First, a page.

Gurnee will have a $59 million spending plan for the next year that'll include technology to create an online building permit process, new police sport-utility vehicle purchases and local road repairs.
Village board trustees voted 4-2 in favor of the 2012-13 fiscal year budget that begins May 1. Trustees Kirk Morris and Greg Garner were the dissenters for Monday evening's vote.
Mayor Kristina Kovarik said while there are encouraging economic signs, such as a new Macy's department store opening at Gurnee Mills in spring 2013, the village will continue spending carefully.
"We're in good shape," Kovarik said Tuesday. "We're being conservative. We're not getting excited or exuberant."
Running from May 1 through April 30, 2013, the next balanced budget has $59 million in spending that includes an $8 million reimbursement to Gurnee Mills' parent company, Indianapolis-based Simon Property Group, for preparation work on the Macy's. The $8 million comes from a loan received through a bond sale.
Morris said he voted against the budget because he believes rather the giving millions to Simon Property Group, the village should have directed more cash toward road repairs and other infrastructure. He also questioned spending $140,000 on four SUVs for use as new police department squad units.
"We should also be looking at flatlining (salaries of) all employees," Morris added.
Nearly $14 million on capital improvements in the budget include Cemetery Road reconstruction, new software that'll allow building permits to be obtained online, the four police SUVs and exhaust upgrades at both fire stations.
In addition, officials agreed to provide up to $375,000 from the village's $22 million cash reserve for a local road project.
Village Engineer Scott Drabicki said during a recent budget presentation that little in the way of road repairs can be covered with $375,000, but that should be enough for a minor job to preserve a section of pavement.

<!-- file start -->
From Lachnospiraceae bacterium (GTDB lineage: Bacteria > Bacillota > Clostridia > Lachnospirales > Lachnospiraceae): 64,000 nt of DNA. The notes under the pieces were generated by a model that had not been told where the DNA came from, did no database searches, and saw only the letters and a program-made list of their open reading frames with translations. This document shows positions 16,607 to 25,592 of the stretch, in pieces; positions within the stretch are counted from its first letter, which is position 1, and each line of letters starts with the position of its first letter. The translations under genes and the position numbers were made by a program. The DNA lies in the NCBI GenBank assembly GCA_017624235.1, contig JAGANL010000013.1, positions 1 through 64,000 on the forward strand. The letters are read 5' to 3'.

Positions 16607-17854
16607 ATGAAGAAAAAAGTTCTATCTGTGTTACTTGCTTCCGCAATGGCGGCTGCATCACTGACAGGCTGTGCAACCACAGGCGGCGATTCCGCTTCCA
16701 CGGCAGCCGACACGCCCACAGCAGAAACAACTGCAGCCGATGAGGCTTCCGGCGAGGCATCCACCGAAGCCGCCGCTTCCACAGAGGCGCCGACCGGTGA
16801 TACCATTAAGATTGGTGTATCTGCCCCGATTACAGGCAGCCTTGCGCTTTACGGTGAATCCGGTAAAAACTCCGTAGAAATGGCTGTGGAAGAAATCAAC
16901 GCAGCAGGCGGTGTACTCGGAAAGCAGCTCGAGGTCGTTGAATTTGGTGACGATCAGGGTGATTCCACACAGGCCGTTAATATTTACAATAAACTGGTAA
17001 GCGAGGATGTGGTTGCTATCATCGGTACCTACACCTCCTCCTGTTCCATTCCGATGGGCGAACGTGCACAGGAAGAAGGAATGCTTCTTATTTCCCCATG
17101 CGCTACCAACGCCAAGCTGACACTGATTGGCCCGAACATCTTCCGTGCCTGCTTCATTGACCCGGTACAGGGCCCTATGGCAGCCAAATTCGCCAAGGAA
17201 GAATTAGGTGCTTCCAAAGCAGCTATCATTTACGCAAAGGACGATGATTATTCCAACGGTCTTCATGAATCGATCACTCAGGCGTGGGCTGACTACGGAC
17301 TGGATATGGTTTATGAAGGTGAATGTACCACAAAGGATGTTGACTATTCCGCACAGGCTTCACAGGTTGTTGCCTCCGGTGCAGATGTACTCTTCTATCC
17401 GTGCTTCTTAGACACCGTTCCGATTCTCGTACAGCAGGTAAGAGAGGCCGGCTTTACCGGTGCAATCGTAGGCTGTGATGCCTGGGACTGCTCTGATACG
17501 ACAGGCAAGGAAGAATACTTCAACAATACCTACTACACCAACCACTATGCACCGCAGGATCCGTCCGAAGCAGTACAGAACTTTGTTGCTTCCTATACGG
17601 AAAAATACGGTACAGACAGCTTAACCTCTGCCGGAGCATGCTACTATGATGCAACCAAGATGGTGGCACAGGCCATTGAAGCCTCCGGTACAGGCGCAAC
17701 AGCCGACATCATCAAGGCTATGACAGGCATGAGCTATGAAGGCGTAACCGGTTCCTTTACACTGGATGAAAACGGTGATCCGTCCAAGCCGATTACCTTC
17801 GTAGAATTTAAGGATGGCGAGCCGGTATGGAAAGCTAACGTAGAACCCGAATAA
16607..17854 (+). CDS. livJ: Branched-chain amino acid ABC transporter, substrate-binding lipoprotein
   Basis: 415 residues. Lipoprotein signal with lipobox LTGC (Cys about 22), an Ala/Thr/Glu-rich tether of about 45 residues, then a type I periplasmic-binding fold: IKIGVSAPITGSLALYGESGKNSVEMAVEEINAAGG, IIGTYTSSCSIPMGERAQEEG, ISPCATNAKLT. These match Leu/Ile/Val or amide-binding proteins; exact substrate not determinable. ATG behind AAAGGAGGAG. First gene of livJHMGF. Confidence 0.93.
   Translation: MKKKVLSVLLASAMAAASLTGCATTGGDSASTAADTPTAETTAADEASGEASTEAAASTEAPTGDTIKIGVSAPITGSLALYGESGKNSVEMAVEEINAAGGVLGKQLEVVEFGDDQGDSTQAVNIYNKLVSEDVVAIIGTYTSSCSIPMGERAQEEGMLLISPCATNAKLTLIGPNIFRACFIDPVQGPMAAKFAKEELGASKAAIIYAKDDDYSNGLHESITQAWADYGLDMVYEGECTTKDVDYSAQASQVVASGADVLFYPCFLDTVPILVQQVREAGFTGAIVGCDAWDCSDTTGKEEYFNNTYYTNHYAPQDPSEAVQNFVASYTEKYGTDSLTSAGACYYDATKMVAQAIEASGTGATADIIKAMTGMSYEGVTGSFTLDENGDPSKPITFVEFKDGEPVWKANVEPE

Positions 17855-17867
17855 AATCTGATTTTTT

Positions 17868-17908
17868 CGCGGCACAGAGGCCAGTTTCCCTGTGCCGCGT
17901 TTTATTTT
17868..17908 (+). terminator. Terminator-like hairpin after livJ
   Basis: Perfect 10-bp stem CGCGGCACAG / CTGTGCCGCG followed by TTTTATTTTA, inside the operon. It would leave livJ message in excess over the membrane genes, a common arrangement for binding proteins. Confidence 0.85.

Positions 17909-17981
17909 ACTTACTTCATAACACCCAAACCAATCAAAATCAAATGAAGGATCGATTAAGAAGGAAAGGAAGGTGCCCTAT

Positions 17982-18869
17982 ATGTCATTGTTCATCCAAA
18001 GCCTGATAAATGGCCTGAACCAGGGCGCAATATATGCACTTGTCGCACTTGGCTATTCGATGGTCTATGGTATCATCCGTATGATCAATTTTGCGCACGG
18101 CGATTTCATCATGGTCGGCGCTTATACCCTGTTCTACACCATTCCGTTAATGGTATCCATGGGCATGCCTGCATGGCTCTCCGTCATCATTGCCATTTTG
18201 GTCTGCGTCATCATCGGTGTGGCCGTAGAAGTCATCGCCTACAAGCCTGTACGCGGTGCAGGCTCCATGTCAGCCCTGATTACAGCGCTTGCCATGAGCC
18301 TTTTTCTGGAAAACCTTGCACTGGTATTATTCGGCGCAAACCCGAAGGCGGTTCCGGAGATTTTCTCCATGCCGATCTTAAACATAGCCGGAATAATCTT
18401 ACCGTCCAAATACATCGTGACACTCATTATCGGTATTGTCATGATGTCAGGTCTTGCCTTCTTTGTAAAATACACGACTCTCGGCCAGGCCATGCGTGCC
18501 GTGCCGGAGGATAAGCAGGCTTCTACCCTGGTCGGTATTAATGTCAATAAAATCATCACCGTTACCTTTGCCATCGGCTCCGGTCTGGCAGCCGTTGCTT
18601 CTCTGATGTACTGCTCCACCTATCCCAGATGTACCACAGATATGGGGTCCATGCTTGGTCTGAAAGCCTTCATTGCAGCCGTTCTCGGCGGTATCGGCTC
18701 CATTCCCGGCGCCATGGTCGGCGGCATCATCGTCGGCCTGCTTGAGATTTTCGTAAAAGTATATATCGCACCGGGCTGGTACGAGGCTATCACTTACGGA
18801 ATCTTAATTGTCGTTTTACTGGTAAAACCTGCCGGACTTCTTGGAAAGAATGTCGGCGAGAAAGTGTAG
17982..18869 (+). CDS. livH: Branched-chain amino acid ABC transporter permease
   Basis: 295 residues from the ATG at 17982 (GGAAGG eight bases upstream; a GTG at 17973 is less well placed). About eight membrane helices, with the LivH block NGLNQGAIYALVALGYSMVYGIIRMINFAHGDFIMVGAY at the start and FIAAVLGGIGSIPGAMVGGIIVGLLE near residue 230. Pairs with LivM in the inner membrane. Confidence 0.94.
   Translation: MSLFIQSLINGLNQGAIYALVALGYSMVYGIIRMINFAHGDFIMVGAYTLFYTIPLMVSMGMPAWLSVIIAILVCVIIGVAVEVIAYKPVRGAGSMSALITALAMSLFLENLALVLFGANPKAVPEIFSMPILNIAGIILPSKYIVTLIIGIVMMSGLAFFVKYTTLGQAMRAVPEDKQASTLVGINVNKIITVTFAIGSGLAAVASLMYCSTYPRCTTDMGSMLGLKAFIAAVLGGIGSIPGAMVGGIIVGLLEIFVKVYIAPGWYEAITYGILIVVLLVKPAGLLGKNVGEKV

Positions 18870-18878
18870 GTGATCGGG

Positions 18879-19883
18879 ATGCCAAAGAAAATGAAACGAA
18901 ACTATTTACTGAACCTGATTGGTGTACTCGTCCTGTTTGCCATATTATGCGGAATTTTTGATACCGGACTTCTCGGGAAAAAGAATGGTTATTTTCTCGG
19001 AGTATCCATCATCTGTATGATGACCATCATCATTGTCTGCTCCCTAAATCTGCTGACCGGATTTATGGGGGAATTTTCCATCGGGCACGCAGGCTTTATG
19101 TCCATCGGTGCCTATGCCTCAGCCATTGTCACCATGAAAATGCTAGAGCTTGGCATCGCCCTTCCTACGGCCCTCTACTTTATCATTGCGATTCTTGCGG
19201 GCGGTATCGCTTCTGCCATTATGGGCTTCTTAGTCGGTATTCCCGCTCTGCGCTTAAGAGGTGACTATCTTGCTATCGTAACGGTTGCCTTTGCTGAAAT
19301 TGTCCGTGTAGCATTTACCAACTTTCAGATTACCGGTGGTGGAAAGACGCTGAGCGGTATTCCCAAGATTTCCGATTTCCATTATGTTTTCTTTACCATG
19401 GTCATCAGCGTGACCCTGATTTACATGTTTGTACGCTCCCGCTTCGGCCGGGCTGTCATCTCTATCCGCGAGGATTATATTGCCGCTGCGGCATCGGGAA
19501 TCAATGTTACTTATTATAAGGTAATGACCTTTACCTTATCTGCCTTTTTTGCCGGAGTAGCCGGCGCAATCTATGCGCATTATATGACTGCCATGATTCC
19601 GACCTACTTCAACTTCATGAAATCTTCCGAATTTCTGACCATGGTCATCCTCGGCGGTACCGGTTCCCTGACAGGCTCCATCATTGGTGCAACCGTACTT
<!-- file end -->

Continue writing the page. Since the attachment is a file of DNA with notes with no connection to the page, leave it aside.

Gurnee is heavily dependent on sales tax for its annual revenue, which is why Kovarik said the village must be cautious in tapping its cash reserve.
"You get nervous, because if people stop shopping, then are you going to fund public services?" she said.
On the revenue side, Gurnee's budget team projects sales tax receipts at $16.1 million for the new fiscal year, which would be up by $400,000, or 2.5 percent, from the 2011-12 forecast. Gurnee became dependent on local and state sales tax revenue after the village dropped its property tax in 2000.
Village research shows Gurnee is one of five Illinois communities not levying a property tax.
Amusement tax for the next year is projected to have "an uptick" from the $1.91 million forecast in the 2011-12 budget. Six Flags Great America generates most of the sales tax revenue.
Red-light camera revenue is projected to fall to roughly $500,000 this year and during all of 2013. Gurnee received about $564,000 from photo enforcement fines in the 2011 calendar year after expenses.